Yesterday, the White House released the highly anticipated report of the Big Data and Privacy Working Group. An overview of the report explains that the report—which, in part, considers how the collection of data in the private and public sector affects American citizens’ privacy—presents a largely positive view of “Big Data” collection. It helps to save lives, bolster the economy and improve government operations. The report mostly brushes aside NSA surveillance, which was apparently an intentional move by White House counselor and main author John Podesta. The Washington Post has more on the report, as well as the main policy recommendations outlined, including a Consumer Privacy Bill of Rights.
Meanwhile, major U.S. technology companies are directly—but quietly—resisting the government by refusing to comply with demands for customers’ data. The Post reports that companies like Google and Facebook have been trying to distance themselves from the government ever since the Snowden revelations. The Justice Department warns that such action threatens the security of the nation.
There is disappointment looming ahead of German Chancellor Angela Merkel’s meeting with President Obama today: the New York Times reports that efforts to bring the U.S. and Germany together over an intelligence agreement have “collapsed”.
As a result, most of the discussion between the two heads of state today will focus on the current crisis in Ukraine. Putting together a strategy is essential as, according to the Times, the U.S.-imposed sanctions on Russia over the situation are possibly having very little economic impact.
On the ground in Ukraine, the Ukrainian army launched its first major assault against the separatist rebel movement a matter of hours ago. The Post reports that the Ukrainian army attacked several rebel-held parts of the eastern city of Slovyansk early this morning, taking over multiple checkpoints that had been in the rebel’s hands. The situation is far from peaceful, with rebels having taken several hostages, including journalists and several European diplomats. The Times has more, and on Russia’s predictably negative reaction to the violence.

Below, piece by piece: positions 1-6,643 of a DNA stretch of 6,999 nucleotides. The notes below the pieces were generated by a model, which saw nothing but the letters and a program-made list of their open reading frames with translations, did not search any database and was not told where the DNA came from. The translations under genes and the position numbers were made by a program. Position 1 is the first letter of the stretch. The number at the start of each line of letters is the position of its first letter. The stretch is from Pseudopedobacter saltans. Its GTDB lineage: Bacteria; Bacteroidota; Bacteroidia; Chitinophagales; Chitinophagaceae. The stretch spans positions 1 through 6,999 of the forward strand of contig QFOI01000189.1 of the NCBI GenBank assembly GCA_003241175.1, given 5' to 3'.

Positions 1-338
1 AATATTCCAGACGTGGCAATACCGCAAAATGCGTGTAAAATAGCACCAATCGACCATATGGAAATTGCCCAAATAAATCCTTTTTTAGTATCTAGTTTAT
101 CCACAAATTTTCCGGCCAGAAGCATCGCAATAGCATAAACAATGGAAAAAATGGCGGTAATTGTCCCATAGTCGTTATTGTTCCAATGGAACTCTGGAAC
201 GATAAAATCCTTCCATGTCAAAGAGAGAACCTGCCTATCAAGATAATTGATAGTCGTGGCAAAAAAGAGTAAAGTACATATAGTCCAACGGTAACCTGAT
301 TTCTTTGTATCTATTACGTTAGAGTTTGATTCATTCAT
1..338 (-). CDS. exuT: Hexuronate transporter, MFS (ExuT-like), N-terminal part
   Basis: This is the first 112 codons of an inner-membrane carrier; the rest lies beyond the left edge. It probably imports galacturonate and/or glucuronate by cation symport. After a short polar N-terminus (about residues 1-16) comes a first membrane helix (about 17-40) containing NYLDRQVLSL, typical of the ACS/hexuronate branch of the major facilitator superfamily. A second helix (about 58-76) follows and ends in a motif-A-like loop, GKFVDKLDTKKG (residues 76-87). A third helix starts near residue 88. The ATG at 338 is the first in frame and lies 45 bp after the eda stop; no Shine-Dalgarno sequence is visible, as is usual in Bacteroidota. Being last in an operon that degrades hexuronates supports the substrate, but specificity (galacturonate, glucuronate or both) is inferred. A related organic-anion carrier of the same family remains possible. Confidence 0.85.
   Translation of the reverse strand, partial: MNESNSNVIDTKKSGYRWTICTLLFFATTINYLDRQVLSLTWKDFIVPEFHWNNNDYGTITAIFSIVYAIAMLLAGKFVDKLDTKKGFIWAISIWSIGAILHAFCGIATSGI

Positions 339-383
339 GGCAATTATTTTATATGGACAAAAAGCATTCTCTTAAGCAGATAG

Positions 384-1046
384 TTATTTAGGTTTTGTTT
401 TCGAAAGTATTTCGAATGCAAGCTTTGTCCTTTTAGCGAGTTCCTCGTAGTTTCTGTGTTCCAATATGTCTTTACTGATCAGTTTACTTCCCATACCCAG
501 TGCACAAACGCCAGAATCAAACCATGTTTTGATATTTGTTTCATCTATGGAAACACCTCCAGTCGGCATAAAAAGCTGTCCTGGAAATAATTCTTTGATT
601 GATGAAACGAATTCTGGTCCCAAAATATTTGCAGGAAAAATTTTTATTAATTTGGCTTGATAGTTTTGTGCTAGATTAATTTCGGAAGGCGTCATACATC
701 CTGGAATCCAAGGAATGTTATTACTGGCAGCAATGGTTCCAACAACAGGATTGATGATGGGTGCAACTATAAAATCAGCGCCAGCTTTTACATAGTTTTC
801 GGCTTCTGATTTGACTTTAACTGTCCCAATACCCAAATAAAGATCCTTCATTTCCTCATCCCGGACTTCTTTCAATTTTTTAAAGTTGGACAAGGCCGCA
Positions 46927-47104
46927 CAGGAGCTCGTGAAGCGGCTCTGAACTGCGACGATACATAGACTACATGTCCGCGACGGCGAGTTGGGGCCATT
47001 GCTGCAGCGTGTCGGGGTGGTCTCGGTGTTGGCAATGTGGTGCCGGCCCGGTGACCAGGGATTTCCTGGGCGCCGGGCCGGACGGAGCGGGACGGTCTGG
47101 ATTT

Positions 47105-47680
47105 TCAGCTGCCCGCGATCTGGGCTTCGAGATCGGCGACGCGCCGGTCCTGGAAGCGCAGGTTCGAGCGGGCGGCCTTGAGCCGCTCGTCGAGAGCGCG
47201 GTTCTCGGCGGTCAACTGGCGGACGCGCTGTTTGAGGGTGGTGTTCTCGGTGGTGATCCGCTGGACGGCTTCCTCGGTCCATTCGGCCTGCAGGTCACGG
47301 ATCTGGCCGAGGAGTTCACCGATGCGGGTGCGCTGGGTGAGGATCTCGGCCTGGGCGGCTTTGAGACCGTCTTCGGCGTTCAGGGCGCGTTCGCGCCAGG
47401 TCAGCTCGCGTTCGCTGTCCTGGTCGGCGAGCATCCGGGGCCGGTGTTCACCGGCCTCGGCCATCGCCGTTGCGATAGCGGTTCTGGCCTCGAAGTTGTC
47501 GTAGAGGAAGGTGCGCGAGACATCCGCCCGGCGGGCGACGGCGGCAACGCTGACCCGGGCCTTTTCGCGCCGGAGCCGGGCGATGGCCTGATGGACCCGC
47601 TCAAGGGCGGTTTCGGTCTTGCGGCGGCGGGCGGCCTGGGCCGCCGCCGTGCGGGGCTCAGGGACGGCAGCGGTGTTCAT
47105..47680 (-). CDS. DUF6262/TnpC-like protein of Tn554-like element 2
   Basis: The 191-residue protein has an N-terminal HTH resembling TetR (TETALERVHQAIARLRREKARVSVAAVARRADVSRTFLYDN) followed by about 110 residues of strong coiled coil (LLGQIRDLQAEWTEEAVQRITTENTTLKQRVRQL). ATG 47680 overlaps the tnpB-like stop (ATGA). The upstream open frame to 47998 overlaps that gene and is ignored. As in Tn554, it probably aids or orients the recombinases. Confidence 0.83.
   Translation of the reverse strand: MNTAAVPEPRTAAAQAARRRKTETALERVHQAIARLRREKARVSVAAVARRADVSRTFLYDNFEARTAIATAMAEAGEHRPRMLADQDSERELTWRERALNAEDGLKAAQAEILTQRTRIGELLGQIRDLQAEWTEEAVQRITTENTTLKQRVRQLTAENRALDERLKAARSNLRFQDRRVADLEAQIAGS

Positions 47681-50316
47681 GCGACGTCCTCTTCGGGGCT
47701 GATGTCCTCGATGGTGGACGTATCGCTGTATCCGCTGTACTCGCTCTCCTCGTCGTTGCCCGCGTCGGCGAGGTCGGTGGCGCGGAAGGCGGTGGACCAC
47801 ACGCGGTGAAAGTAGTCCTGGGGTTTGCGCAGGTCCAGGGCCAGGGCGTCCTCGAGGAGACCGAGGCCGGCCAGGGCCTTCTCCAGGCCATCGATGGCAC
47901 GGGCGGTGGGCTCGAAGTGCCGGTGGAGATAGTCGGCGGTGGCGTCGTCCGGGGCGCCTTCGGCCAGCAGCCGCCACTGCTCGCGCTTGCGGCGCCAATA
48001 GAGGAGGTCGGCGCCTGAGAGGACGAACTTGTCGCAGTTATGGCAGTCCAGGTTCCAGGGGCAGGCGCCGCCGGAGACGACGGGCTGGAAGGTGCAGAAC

Reuters reports that United States is helping in the efforts to find over 200 kidnapped female schoolchildren in Nigeria. The State Department confirmed yesterday that the U.S. is engaging in frequent discussions with the Nigerian government, determining how best to help.
The terrifying kidnapping in Nigeria highlights just how powerful Boko Haram is becoming in the country. Though the kidnapping is the most public and possibly the most horrendous act of domestic terrorism the Islamist group has perpetrated, it is not an isolated incident: the Globe and Mail reminds us that Boko Haram has been steadily gaining control—threatening Africa’s largest economy and democracy—for years. The New Yorker also considers the “deeply troubling” relationship between the Nigerian government and Boko Haram.
Secretary of State John Kerry is focusing his efforts on guaranteeing the maintained stability of the African Union, and a large part of that effort involves helping to negotiate peace in South Sudan. The AP reports that while in Addis Ababa yesterday, Kerry was trying to convince AU members to send peacekeepers to South Sudan, to help avoid a potential genocide. The Times also reports on Kerry’s efforts, reminding us all that time is of the essence in trying to mitigate the bloody South Sudanese conflict.
The Daily Beast reports that Western intelligence agencies are growing increasingly suspicious that Syrian President Bashar al-Assad hasn’t been completely honest when it comes to ridding the Syrian government of its chemical weapons arsenal. The worries are two-fold: first, what if Assad has been lying about how many chemical weapons are actually left in Syria and, second, what about biological weapons, which have never been the focus of international inspections?
At least 33 people are dead after an air strike in a rebel-held district of Aleppo, the BBC reports. The United Nations lambasted the attack as cruelly “indiscriminate” and as directly targeting innocent civilians.
The Yemeni army killed at least 13 al Qaeda militants yesterday, Al Jazeera reports.
Sharia law has gone into effect in Brunei, the first Asian country to ever impose the legal system on a nationwide basis. The U.N., along with multiple other multinational bodies, have condemned the decision made by the Sultan of Brunei, the strong corporal punishments involved in Sharia law in particular. That story is over at The Wire.
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